The concern with Ryan is his consistency. He's not a boom or boost player per se, he's just consistently blah. In 2011 he had only six games of 300 yards or more. He had four with fewer than 200. In Week 2 he threw 4 touchdowns, a great game by any standards had it not been for 2 interceptions and a under whelming 195 yards. He followed up the next 5 weeks with only 1 touchdown per game while racking up another 5 interceptions. Matty "Frustration" Ryan; I think I can speak for most when I say that every time I saw Ryan in my opponent's lineup, I wasn't the least bit concerned.

Still, Ryan was the 10th highest scorer in 2011. And there's little reason to think that he'll fall much short of that feat in 2012.

Football is all about matchups. Matchups are the pulse by which Vegas odds are measured. It's even more true with fantasy football. We choose our starters based on the defenses they face. We choose them based on who they share the field with. Matty Ice shares the field with one the best wide receiver tandems in football: Roddy White and Julio Jones. Sprinkle in a future hall of fame tight end, and one of best offensive lines in football, and you have a quarterback whose late-round potential outweighs the risks of any first-round flavor of the month. Sure, you can draft Newton early and hope that he somehow repeats the 14 rushing touchdowns he had last season, but be warned that he's more likely to repeat his 17 interceptions.

The Falcons are not a powerhouse team. They're not going to build early leads and grind the clock. With an NFC South that's likely to represent at least two playoff teams, the Falcons will be playing from behind. Their first three games are against the AFC West. Week 1 is a likely tune-up fight with the Chiefs. Week 2 will be a barn-burner against newly knighted Broncos' quarterback, Peyton Manning. Week 3 will be a high-scoring, whoever has the ball last wins, passer showdown against the Chargers.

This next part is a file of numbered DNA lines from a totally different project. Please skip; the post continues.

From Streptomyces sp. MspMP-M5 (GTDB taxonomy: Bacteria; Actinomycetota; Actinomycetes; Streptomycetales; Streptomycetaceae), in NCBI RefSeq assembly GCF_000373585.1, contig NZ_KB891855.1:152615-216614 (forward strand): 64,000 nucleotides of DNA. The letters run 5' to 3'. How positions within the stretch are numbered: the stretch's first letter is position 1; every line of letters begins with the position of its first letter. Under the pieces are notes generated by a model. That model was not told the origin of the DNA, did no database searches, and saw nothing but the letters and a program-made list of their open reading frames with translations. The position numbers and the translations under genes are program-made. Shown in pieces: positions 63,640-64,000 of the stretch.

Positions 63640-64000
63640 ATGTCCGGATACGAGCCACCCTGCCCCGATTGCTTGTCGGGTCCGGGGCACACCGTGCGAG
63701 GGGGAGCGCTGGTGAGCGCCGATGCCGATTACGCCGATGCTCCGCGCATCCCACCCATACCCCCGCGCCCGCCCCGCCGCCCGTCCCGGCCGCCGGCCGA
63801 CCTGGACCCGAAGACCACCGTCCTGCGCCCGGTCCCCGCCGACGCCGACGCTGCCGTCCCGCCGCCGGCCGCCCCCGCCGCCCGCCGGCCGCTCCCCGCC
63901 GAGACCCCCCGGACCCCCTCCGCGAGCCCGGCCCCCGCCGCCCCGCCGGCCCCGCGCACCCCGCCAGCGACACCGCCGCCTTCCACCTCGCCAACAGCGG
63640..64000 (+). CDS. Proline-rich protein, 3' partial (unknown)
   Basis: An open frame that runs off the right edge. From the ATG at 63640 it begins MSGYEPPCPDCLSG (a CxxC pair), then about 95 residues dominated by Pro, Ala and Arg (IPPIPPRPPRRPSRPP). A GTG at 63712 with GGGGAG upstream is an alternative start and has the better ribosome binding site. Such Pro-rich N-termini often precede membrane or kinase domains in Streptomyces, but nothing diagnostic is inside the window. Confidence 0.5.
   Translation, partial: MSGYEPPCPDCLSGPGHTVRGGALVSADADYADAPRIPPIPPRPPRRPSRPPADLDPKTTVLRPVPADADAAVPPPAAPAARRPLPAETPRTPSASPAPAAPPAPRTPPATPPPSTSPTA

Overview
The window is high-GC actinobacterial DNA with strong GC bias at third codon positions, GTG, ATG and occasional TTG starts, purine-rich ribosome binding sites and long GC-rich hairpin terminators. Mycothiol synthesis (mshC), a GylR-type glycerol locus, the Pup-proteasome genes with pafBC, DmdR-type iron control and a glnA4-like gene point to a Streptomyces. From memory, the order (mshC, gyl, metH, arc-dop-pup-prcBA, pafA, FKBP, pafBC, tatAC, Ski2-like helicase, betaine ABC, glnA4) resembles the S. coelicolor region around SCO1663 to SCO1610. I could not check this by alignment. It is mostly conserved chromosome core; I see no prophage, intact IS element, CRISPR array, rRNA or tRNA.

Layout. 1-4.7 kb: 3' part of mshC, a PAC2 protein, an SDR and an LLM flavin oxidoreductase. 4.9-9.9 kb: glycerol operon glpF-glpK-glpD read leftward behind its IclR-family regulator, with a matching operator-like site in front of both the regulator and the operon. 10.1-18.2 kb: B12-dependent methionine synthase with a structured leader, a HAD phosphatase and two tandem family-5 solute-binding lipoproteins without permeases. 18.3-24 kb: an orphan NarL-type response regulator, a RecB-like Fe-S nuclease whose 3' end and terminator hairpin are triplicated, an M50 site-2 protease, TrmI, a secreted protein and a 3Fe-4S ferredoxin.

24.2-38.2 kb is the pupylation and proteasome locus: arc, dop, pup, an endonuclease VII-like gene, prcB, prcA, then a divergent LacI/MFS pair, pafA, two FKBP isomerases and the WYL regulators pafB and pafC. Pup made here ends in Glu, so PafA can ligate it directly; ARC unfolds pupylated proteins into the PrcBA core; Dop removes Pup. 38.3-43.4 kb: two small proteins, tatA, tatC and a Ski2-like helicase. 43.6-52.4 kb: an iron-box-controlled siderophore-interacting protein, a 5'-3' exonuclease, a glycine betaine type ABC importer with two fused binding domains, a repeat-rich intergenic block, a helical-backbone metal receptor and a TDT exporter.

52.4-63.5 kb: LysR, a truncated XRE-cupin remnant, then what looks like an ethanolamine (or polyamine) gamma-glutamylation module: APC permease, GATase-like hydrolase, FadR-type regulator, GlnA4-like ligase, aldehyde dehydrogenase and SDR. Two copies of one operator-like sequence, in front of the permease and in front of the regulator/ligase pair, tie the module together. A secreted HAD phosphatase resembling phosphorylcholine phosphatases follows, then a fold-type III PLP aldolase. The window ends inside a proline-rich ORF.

That may be the most overlooked criteria when it comes to a fantasy candidate. With running backs, you want your host team to be winning by an uncomfortable margin. The opposite is true with quarterbacks. You want a team that is consistently falling behind, specifically in the second half. As was the case eight times last year for the Falcons. That's a situation that I expect the them to fall into early and often this year. Their defense is just bad enough to not secure leads. Their offense is just good enough to convince head coach Mike Smith to pass on the field goal unit during 4th down situations in favor of his quarterback.

But the money-shot comes towards the end of the season, when fantasy football championships are at stake. Week 12 they travel to Tampa Bay to face 2011's 21st ranked pass defense. Week 13 they host New Orleans' 30th ranked pass defense. Week 14 they travel to Carolinas' 24th ranked pass defense. Week 15 they host the Super Bowl champions' 29th ranked pass defense. Week 16, the Fantasy Football Super Bowl for many of us, they face Detroit's flag-happy 22nd ranked pass defense.  And the most important consideration of all of those games, as with most games in December, is the weather: three of them are indoors, one is in Florida, the other is in North Carolina. The conditions will be above average for quarterbacks, especially considering the over/under of those matchups, which I expect to be about 54.5.

Again, I'm not suggesting that you draft Ryan above Romo or the Mannings or Rivers or Brady, etc. (although I would totally draft him above the Mannings and Rivers). I'm saying that Ryan will score within +/- 55 fantasy points of the top-ten highest scoring players for 2012. Meaning, if he does miss the top-ten, it won't be by much. I'm starting to think that the "Ice" in "Matty Ice" stands for his diamond in the rough status of fantasy football and not his cold-blooded play on the field.

Stupid Fact That Won't Help You In Any Way

When it comes to quarterbacks with two first names, Matt Ryan is the 3rd best in NFL history (Tom Brady, Jim Kelly).